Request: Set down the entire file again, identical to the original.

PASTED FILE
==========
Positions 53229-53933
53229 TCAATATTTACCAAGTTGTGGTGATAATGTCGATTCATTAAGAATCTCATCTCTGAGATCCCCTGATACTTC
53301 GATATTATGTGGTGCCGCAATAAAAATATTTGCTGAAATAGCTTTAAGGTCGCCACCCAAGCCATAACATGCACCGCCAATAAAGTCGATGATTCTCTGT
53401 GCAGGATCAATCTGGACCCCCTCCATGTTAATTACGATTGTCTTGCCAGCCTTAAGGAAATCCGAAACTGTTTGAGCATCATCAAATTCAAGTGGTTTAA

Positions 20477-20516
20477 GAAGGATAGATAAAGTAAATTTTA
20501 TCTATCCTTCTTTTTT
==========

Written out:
Positions 53229-53933
53229 TCAATATTTACCAAGTTGTGGTGATAATGTCGATTCATTAAGAATCTCATCTCTGAGATCCCCTGATACTTC
53301 GATATTATGTGGTGCCGCAATAAAAATATTTGCTGAAATAGCTTTAAGGTCGCCACCCAAGCCATAACATGCACCGCCAATAAAGTCGATGATTCTCTGT
53401 GCAGGATCAATCTGGACCCCCTCCATGTTAATTACGATTGTCTTGCCAGCCTTAAGGAAATCCGAAACTGTTTGAGCATCATCAAATTCAAGTGGTTTAA

Positions 20477-20516
20477 GAAGGATAGATAAAGTAAATTTTA
20501 TCTATCCTTCTTTTTT